Almost a decade after plans were first announced 8 years ago, FTSE 100 pharmaceuticals giant AstraZeneca yesterday cut the ribbon to open its new R&D headquarters in Cambridge. The Discovery Centre, already dubbed Disc in a nod to its architecture’s disk shape, cost £1 billion and will host over 2200 research scientists within its “open, porous collaborative design” arranged around a classical university-style grass quadrant.
The Discovery Centre, or Disk, is found in Cambridge’s biomedical campus in the university city’s south and its opening was marked by the attendance of both the Prince of Wales and the business secretary Kwasi Kwarteng. AstraZeneca has moved its headquarters from Cheshire into the new building. Chief executive Pascal Soriot commented at the Disk’s opening that
“our ambition today is to not only unveil a building but also to drive the next wave of scientific innovation”.
There has been some speculation that Mr Soriot’s time in charge at AstraZeneca could be coming to an end after almost a decade. He took over the role in 2012 and has since reinvigorated what had been an ailing company with the development and commercialisation of a series of blockbuster drugs. The company, one of the biggest on the London Stock Exchange with a market capitalisation of £131 billion, has had particular success in oncology, one of its four core therapeutic areas.
Some observers have seen the opening of The Discovery Centre as a major milestone for a company that has seen its share price reach record highs under Soriot’s stewardship. And one that could potentially symbolise the start of the end for the current chief executive. However, it would appear that isn’t the case.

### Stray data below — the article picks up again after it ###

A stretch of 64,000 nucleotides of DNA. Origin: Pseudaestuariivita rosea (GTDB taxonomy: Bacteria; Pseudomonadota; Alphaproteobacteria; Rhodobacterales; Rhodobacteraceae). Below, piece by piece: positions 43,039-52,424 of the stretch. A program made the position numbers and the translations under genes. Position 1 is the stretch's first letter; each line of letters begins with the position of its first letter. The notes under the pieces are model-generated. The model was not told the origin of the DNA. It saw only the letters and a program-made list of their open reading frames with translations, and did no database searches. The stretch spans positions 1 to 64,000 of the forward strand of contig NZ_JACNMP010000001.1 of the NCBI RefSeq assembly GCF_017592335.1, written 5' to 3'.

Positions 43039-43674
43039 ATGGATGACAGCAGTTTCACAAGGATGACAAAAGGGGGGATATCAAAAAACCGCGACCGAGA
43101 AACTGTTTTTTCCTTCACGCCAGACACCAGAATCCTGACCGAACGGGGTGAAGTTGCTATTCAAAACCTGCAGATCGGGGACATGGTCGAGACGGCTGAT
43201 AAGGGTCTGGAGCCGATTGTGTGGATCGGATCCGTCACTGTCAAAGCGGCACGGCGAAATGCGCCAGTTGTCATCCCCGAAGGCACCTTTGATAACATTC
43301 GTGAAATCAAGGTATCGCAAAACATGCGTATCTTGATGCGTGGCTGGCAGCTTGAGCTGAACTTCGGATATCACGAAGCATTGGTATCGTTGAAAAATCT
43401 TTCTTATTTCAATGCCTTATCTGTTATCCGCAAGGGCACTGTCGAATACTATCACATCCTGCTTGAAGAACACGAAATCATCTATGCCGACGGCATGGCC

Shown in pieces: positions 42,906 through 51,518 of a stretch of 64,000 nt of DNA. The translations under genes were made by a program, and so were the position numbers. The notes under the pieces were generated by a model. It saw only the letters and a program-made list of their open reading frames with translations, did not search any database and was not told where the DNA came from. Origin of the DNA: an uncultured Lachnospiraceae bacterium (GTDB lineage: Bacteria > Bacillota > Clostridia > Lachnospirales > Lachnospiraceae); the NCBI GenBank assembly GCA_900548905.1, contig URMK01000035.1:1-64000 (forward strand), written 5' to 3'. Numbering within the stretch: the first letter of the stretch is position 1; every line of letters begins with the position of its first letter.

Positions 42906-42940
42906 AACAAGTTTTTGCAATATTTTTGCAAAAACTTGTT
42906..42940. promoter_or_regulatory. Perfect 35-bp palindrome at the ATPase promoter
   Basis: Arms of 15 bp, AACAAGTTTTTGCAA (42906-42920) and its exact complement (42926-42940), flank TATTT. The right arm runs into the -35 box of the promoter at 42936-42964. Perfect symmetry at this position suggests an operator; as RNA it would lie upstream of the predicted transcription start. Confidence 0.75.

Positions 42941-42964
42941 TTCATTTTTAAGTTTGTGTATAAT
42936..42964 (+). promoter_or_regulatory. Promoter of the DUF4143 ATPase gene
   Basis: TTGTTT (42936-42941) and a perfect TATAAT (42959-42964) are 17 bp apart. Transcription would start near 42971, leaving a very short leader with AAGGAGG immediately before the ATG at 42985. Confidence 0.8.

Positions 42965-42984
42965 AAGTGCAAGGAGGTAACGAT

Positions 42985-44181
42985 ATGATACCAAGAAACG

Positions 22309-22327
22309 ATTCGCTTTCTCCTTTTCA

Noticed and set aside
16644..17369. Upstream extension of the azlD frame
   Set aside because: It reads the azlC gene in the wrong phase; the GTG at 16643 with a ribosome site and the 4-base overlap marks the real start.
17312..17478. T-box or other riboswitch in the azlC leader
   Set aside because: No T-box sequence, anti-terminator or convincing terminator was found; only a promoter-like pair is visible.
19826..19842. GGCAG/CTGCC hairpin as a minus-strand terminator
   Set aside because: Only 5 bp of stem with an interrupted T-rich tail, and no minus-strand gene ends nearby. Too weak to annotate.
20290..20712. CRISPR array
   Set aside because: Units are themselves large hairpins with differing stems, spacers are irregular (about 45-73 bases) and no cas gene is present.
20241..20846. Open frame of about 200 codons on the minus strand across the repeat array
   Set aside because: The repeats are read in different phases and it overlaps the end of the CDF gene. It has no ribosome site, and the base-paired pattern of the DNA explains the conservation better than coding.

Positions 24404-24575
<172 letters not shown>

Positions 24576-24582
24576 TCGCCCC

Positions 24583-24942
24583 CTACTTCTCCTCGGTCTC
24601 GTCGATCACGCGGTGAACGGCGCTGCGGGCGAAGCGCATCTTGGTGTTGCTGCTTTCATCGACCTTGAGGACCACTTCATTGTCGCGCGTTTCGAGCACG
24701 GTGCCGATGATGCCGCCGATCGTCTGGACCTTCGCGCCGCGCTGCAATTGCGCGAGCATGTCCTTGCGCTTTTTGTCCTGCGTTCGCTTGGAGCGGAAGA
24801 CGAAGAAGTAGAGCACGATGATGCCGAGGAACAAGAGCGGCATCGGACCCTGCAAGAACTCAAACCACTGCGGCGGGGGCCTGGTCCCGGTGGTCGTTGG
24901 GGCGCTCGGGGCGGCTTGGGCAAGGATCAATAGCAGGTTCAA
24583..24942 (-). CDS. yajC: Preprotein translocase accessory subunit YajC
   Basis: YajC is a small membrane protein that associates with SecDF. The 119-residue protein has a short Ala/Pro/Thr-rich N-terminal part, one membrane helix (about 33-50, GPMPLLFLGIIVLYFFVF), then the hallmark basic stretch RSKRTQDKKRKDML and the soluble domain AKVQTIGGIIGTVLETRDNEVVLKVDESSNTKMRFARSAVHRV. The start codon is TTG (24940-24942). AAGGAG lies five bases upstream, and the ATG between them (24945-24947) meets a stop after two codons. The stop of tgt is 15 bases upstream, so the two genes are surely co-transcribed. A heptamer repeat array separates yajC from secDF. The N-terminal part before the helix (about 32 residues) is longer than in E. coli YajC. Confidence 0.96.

When asked about the chances of Soriot’s time in charge coming to an end now the huge project has come to an end AstraZenica’s executive vice-president of biopharmaceuticals research and development Sir Mene Pangalos responded:
“I don’t think Pascal is thinking about going anywhere. He’s as worried about post-2025 as we are.”
Soriot himself made the final call on The Discovery Centre site, selecting it from a choice of around six possible location in 2013. He was, in his own words, very much convinced it was the right call and, he said in a speech at the opening, had
“to pinch myself to not show my excitement to the real estate agent. I asked the team to quickly try to obtain the No 1 at Francis Crick Avenue, which they managed to get. I then called my friends at Genentech [the American company he once led] in San Francisco, whose address is 1 DNA Way, and told them that we had a better address.”
The Disk was due for completion in 2016 but saw repeated delays and costs that spiralled to £1 billion from the initial £330 million investment that was initially predicted. However, despite the kind of complications and delays that are far from uncommon for large construction projects, AstraZenica seem happy with the end result, which has been financed from the company’s positive cashflows.
Susan Galbraith, AstraZeneca’s executive vice-president of oncology research and development commented:
“You invest in a building like this for a vision that is 20, 30, 40 years — and over that time period that’s a statement of intent about investment in R&D.”
The new R&D base will complement existing AstraZenica research centres in Gaithersburg, Maryland, and Gothenburg, in Sweden. Research scientists are due to move into the building by the end of next year and will enjoy the use of16 laboratories, a glass façade the size of three football pitches, an auditorium and a “saw-tooth” roof design that minimises energy use. The company has committed to achieving carbon neutrality from its international operations by 2025.
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